FIGS. 4A and 4B illustrate an application of the present invention to mapping contamination of soil and ground water. The everting membrane assemblies 10 and 30 (FIGS. 1A and 1B) provide a continuous and traveling extraction volume while sealing and supporting the borehole. As herein described, a particular application is the measurement of leachate leakage from a landfill.
As shown in FIG. 4A, boreholes 64, 66, 68, 72, and 74 are placed beneath a zone having a leachate to be monitored, e.g., landfill 60. As the extraction interval traverses beneath landfill 60, the existence and dimensions of a contamination plume 64 are readily determined. In addition, the composition of the leachate in plume 64 and relative permeability of material traversed by plume 64 are easily measured.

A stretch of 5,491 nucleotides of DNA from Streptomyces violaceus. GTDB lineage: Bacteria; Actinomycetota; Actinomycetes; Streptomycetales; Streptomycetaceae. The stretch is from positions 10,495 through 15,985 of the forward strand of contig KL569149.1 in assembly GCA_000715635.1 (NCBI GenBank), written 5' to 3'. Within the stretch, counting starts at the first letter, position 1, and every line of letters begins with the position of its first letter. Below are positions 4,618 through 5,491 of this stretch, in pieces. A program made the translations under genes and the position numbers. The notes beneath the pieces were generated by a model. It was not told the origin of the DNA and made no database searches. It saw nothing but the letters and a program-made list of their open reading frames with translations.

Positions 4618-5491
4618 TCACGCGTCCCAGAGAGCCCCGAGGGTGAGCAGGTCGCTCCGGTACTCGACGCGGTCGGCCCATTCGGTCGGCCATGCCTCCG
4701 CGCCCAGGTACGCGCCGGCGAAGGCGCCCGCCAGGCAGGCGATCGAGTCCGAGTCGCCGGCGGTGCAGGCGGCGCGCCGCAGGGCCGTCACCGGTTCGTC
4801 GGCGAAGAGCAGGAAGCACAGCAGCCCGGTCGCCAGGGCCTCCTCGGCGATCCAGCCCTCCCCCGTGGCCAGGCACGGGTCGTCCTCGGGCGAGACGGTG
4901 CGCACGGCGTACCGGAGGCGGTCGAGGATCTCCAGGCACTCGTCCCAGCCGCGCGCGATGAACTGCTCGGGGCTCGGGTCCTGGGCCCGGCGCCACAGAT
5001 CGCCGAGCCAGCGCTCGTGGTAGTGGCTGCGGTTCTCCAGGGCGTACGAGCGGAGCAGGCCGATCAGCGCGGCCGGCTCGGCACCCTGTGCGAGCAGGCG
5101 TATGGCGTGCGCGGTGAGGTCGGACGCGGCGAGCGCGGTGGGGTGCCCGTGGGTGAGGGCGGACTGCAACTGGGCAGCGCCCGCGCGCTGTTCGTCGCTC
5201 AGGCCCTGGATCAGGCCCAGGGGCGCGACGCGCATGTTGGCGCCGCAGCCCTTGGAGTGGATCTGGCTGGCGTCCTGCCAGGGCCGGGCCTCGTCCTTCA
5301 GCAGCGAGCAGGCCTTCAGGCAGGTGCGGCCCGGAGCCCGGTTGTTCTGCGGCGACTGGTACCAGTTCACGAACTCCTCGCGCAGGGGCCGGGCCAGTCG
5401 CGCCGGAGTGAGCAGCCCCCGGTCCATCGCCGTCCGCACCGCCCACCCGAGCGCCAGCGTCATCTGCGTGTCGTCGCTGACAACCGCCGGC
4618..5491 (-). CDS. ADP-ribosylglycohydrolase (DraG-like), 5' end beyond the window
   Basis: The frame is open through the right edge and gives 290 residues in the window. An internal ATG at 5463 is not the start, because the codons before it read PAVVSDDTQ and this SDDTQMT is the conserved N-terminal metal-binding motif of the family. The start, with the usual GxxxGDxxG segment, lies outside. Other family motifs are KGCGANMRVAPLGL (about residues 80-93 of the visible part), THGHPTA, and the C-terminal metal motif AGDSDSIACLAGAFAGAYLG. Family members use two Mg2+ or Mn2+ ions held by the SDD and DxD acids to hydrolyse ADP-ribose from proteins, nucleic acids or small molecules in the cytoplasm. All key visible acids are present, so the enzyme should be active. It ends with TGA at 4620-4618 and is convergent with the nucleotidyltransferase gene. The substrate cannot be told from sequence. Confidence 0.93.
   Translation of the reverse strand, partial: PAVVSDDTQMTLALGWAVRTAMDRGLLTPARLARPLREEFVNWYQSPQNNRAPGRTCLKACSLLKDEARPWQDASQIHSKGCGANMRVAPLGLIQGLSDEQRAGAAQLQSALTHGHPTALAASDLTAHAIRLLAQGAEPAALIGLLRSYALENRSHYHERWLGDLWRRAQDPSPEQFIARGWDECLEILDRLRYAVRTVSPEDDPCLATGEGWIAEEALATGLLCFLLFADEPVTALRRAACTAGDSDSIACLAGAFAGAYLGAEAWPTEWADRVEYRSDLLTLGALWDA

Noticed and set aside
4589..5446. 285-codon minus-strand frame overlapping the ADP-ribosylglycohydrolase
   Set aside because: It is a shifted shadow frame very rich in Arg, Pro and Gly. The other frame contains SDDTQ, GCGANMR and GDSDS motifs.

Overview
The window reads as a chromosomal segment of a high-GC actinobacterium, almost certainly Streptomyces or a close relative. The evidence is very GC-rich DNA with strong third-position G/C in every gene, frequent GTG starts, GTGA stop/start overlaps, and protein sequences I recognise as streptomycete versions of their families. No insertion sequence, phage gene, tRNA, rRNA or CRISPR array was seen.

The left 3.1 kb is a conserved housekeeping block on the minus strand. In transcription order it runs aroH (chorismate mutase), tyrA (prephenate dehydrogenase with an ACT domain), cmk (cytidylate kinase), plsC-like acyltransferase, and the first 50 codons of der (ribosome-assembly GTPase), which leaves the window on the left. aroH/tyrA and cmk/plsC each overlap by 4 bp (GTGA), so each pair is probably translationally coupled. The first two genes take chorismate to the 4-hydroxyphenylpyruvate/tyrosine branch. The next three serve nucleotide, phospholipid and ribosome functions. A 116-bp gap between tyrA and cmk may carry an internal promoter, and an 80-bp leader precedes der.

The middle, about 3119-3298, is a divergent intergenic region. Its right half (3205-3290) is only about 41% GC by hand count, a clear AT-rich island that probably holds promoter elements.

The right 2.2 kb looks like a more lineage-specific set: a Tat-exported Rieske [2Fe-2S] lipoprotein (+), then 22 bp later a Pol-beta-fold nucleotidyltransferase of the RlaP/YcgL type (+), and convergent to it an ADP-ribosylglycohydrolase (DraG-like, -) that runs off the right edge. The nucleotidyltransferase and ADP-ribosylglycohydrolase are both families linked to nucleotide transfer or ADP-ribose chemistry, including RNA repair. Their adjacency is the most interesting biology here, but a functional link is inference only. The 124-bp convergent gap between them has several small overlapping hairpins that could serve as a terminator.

In another application, an open-ended pipe forms a transit path rather than a borehole and a vacuum can be applied to the extraction interval as it traverses the length of the pipe, e.g., a coolant return line of a nuclear reactor. If the extraction interval passes a section of pipe that leaks, the vacuum in the extraction interval is degraded and readily detected via the extraction tube. The ability of the everting/inverting membranes to seal pipes of various sizes and curvatures makes the traveling extraction volume described herein a useful monitor for a variety of pipe applications. Thus, as used herein, the term "borehole" includes open-ended ducts and pipes through which the sampling membrane assembly described above can be employed.